photography and photographs understood

Lightroom Mobile as a Camera App.

writer: russell j.t. dyer; posted: Feb 2017; revised: Oct 2017; readers past month: 960
Screenshot of Lightroom Mobile on iPhone

This week, I bought an iPhone 6s—I had Sony Xperia (Android) mobile telephones before this—and wanted a good camera application for it. I wanted one that allows me to make adjustments like I can on a compact camera. I searched the web and various photography forums for recommendations for a good camera application. This led me to try a few applications, but none of satisfied me. Some were either too concerned with filters and didn’t provide the controls I wanted, or they tried too had to be simple or intuitive. It was a bit frustrating. Eventually, I stumbled on something I already had, but didn’t know it. What I discovered is that the mobile version of Lightroom, which I already have on my phone and tablets, provides camera controls. Below is a screenshot from my phone showing a shot of my living room:

This is the layout for Professional choice, as opposed to the Automatic choice. On the right are the various exposure settings: White Balance, ISO, Shutter Speed, and Exposure Compensation. You can lock these settings—notice the gold colored lock icon. On the left you can set image ratio (i.e., 16:9, 3:2, 4:3, and 1:1), although it actually saves the full size (i.e., 4:3) and then crops it for you. You can reset it to the original format later in Lightroom. You can also set a timer, and turn on or off a few grids. You can also have it display a level—you can see it at the center of this image. Further left you can set the file format to DNG or JPG, as well as enable the flash. You can tap the screen where you want to focus—that’s the square around the goose decoy head. This image isn’t in focus because I fumbled with the phone to make the screenshot and it’s not locked—the [ + ] Auto on the right isn’t in gold.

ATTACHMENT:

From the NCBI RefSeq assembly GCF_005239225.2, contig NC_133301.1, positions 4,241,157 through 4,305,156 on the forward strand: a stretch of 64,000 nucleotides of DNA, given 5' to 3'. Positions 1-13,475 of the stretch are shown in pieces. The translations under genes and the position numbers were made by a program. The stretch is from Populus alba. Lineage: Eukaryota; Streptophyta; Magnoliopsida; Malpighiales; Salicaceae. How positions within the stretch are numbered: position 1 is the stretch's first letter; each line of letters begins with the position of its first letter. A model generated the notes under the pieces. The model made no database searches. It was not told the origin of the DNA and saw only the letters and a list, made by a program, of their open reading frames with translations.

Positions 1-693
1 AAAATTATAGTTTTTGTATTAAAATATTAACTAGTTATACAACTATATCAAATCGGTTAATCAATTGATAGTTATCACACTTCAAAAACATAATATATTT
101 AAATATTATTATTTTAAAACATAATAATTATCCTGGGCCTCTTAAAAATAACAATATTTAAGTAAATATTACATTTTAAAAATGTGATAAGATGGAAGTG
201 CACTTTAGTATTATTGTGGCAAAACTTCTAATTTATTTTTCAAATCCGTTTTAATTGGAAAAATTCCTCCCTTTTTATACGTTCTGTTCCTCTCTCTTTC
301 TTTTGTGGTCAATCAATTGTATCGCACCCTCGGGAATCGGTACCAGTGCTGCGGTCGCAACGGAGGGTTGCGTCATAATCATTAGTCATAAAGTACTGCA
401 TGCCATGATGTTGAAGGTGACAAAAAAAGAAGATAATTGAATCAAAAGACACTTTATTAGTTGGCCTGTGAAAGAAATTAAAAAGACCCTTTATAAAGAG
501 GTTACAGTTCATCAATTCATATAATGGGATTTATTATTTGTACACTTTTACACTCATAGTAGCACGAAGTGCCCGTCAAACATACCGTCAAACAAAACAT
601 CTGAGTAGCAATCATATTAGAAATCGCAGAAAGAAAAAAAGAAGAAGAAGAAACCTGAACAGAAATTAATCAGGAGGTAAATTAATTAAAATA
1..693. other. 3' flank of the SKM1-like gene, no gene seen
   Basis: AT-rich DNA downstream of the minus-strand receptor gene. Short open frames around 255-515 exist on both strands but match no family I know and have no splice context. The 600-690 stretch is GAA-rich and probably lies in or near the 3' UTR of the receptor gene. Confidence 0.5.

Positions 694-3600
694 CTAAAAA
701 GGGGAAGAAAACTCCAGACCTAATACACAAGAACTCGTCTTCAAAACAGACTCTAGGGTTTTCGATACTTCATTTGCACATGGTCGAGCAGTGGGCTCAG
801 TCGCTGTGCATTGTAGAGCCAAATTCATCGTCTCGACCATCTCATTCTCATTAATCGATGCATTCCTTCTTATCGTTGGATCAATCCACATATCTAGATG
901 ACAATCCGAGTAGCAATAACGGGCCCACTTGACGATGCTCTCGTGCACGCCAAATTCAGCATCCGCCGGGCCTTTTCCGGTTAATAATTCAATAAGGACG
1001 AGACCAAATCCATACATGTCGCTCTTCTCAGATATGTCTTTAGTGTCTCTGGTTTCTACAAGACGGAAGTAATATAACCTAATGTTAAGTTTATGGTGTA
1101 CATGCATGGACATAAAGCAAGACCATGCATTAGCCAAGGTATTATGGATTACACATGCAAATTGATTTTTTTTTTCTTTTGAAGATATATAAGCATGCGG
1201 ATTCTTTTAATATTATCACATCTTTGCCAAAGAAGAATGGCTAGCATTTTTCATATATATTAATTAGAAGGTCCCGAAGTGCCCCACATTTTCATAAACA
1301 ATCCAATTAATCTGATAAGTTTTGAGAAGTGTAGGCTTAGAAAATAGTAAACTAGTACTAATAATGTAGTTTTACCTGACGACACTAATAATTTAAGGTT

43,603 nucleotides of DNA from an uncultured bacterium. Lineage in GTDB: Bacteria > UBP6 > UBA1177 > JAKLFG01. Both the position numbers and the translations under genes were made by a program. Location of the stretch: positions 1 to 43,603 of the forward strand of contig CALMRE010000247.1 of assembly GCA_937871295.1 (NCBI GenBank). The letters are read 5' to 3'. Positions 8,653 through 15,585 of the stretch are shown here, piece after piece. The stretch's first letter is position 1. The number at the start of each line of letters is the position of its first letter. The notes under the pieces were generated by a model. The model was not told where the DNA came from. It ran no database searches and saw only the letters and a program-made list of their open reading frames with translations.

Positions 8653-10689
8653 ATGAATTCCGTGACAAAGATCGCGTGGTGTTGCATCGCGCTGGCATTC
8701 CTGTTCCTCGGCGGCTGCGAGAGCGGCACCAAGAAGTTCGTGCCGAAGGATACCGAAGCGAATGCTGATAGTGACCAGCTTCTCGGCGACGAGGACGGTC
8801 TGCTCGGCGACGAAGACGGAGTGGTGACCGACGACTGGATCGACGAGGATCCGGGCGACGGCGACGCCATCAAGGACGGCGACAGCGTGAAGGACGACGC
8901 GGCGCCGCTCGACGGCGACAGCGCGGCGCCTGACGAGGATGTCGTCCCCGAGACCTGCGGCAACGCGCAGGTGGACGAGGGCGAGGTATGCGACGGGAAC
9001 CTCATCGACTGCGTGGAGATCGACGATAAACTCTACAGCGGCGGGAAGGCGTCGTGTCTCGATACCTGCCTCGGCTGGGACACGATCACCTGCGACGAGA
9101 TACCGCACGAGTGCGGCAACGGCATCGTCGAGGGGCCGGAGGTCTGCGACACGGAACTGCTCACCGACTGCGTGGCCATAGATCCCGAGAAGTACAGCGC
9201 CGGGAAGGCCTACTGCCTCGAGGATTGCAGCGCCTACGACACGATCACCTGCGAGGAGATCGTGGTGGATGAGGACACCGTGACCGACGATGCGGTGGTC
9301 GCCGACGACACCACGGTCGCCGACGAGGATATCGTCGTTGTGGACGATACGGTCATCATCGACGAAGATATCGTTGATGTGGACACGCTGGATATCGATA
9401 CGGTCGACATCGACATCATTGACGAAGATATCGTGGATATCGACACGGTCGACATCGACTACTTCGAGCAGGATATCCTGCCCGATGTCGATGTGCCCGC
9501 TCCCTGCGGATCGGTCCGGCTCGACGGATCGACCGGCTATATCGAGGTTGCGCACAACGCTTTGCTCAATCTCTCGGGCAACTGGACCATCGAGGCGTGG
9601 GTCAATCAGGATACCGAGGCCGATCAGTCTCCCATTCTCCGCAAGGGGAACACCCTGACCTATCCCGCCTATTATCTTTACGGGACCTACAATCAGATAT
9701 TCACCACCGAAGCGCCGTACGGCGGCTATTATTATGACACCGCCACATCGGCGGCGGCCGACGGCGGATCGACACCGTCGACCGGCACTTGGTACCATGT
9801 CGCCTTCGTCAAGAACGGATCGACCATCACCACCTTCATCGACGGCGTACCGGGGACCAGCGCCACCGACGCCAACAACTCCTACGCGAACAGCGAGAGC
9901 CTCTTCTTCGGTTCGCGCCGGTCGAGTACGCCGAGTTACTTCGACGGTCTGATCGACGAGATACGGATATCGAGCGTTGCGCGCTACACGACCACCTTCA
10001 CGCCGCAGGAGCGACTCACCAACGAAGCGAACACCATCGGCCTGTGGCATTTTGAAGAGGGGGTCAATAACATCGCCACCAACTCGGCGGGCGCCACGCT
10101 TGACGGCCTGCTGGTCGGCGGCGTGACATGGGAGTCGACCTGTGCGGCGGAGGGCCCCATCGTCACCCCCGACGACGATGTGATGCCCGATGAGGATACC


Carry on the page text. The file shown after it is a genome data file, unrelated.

Lightroom Mobile will automatically synchronize photos to the cloud and thereby Lightroom on my desktop computer. Synchronizing, the uploading and downloading can be slow if you’re using DNG format—those files are large. You can instead import photos to the desktop by using a Lightning Fire cable and Import in the desktop version of Lightroom. However, that will only get you JPG photos that have been shared with iPhone’s Photos application. Apple seems to trap each application on the iPhone, and Adobe doesn’t allow synching through the LAN—they have to go through the Adobe cloud.

Screenshot of Lightroom Mobile on iPhone

If you want to adjust the image file settings on the phone, though, you can do plenty with the mobile application. To the right are two screenshots showing some adjustments that are possible, of which there are many.

Overall, Lightroom Mobile is the best camera application I’ve seen. This includes a few days of looking for one for the iPhone and a few years of using Android camera applications.